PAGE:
Keith Laumer was a science fiction writer who first started publishing in the late 1950s. Go check him out on Wikipedia if you need to know more: Keith Laumer – Wikipedia
It definitely had to have been Laumer’s time in the U.S. Foreign Service that primed him for what I consider one of the funniest, snarkiest, and pun-iest science fiction series ever. I laughed when I first read Retief’s War over fifty years ago, I laugh today when I reread it and I do not doubt, if someone is thoughtful enough to put in in my hand, I will laugh at it on my deathbed…and beyond.
Obviously, I’m here today to talk about the incomparable Jame Retief: Jame Retief – Wikipedia
Retief is the most capable, clever, and gorgeous galactic diplomat that can possibly be imagined. He was a low-level employee of the Corps Diplomatique Terrestrienne, the human diplomatic corps that represented Terra on dozens of both human-settled and completely worlds—and he stayed low-level throughout his service. Why, one can’t help but ask? Jame was smarter than literally everyone in the room—especially all his fellow diplomats—and was renowned for repairing the screw-ups so endemic in his organization. In stories called ‘Pime Doesn’t Cray’, ‘Retief and the Red Tape Mountain’ and ‘The Piecemakers’, he pulls figurative rabbits out of hats again and again.
But whoa! Jame Retief never, ever, EVER gets credit for his dazzling legerdemain. His ‘superiors’ hog that, dislocating their shoulders as they pat themselves on the back. In one story called ‘Sealed Orders,’ Retief gets a sealed package of instructions from the ambassador and is sent off to clear up a snafu. Retief does, and the ambassador takes the credit, as it was obviously because his instructions were so precise and so perfect.
Retief nods, just before disposing of the—unopened—packet down the garbage chute.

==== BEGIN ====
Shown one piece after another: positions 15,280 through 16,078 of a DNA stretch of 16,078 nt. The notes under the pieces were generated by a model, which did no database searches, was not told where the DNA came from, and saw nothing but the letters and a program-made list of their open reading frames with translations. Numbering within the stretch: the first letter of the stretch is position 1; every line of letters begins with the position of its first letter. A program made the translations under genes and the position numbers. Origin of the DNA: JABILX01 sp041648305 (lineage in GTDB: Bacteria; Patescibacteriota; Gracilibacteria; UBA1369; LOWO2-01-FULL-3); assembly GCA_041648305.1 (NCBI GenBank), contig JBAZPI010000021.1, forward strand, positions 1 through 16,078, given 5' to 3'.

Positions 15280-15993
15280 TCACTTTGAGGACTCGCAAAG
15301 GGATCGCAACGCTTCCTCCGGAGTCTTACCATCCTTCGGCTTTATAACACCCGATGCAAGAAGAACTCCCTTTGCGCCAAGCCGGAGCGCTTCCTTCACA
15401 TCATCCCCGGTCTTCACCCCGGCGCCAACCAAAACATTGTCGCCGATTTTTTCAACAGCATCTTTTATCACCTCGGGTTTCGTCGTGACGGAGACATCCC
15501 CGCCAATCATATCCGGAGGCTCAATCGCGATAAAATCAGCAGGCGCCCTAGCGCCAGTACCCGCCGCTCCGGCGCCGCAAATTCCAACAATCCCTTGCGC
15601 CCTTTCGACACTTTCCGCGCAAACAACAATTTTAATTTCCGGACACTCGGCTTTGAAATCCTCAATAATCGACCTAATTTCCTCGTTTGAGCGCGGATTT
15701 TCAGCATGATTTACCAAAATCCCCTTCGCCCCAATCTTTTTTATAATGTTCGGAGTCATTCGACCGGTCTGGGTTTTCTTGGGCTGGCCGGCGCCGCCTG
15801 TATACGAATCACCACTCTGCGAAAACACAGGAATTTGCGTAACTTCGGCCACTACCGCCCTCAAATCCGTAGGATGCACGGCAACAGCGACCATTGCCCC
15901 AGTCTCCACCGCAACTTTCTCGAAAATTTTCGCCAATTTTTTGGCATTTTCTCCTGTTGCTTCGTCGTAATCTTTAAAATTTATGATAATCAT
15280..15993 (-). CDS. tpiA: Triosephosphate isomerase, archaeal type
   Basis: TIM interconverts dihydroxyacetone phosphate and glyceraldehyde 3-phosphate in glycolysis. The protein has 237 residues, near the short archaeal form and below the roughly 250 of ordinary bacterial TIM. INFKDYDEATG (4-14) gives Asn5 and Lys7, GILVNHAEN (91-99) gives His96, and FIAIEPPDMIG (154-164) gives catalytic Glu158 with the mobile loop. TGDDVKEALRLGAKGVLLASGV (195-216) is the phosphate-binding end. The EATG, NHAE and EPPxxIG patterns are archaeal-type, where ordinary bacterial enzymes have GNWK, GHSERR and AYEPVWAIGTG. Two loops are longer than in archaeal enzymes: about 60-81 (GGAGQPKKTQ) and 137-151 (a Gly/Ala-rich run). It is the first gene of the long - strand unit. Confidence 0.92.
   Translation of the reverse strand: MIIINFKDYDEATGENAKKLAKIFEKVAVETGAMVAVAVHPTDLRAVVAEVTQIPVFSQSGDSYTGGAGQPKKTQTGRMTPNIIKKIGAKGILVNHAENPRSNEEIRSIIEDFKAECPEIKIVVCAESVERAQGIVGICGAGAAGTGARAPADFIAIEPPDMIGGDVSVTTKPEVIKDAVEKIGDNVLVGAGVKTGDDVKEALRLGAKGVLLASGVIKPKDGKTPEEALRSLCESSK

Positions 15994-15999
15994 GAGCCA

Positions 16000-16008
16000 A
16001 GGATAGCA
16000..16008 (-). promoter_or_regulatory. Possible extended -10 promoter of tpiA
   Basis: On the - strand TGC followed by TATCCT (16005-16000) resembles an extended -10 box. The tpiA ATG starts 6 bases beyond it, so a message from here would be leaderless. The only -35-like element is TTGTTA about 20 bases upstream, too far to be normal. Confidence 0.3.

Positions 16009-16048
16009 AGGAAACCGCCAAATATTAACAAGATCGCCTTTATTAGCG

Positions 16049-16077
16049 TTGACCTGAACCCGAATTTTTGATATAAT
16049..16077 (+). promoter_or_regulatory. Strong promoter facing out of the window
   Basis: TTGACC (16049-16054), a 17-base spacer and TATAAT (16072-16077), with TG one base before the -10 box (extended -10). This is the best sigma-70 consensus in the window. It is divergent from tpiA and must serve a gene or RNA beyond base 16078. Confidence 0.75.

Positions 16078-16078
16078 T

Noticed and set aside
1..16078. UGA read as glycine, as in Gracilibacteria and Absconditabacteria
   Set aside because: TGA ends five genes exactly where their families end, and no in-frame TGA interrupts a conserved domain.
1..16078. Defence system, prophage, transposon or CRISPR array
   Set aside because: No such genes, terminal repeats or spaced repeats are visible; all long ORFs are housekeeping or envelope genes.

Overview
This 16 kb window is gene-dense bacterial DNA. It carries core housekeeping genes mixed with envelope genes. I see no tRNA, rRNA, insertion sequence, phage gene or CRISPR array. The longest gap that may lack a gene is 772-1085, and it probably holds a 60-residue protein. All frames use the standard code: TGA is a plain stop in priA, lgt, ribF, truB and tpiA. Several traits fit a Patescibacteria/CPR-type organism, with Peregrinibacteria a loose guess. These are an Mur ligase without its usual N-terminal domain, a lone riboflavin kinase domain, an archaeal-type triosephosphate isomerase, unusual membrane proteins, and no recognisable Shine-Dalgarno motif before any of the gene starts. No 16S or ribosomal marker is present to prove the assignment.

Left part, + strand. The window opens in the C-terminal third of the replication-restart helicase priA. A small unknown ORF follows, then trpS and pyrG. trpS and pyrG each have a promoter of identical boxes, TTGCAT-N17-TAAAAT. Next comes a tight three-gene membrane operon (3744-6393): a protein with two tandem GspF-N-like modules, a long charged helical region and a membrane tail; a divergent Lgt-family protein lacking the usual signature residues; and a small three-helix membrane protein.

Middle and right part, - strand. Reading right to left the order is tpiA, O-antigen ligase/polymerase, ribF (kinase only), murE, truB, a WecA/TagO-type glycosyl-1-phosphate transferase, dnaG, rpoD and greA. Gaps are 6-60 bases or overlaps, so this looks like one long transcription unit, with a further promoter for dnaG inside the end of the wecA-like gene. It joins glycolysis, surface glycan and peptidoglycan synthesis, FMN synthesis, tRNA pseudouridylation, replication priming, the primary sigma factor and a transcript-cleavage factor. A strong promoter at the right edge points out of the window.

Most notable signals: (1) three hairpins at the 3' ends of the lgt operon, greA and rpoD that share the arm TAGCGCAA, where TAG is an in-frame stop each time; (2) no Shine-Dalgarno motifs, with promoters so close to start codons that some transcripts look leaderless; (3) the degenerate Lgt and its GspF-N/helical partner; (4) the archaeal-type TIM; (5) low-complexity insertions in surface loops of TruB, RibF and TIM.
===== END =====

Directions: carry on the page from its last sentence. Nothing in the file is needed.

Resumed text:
But my love for Retief does not include just the clever stories. As we are all well aware, I’m a sucker for puns and clever word play—and I will admit, the heavier-handed the better. How about military men named Colonel Trenchfoot and Major Faintheart? Ambassadors called Grossblunder, Gropedark, Lacklustre, Shortfall, and Swinepearl?
And even better, many of the stories begin with quotes from the official CDT handbook, which I picture as being a foot thick and full of the approved behavior in every conceivable situation and culture. Naturally, the handbook has a list of lettered-and numbered facial expressions and how they’re to be interpreted by colleagues. Read this quote—if you dare—and I can only hope you’re not drinking anything; I know to my keyboard’s detriment that snorted/spewed iced tea is not beneficial:
“A most perceptive observation, Chester,” Ambassador Earlyworm said, bestowing a 24-w (Gracious Condescension) leavened with a hint of 7-y (Expectation of Great Things in Due Course) on the lucky bureaucrat, at which his fellow underlings around the table were quick to bombard him with approbation, ranging from Faintlady’s 12.7-x (Knew You Had It In You, Fella) to Felix’s more restrained 119-a (We’re All Pulling For You, Lad), to which he responded with a shy 3-v (Modest Awareness of Virtue).
“In fact,” Earlyworm interjected a Cold Return to Objectivity (91-s) into the lightning interplay of ritual grimacing…
So, political screw-ups abound. Cool aliens are either trying to run the Terries off their planet or soak them for all they can get. And the clueless CDT fall into every trap, even with their eyes wide open, since the service is full of professional butt-kissers and CYAs. Pretty much every one short of full Ambassador rank recognizes toadying as a basic survival skill. Retief’s inability to master this particular skill is one of the reasons he finds promotions so hard to come by.
So, get thee to some Jame Retief stories—there are several free at Gutenberg—and see if you’re made of stronger stuff than I and are able to keep from laughing.
I doubt it.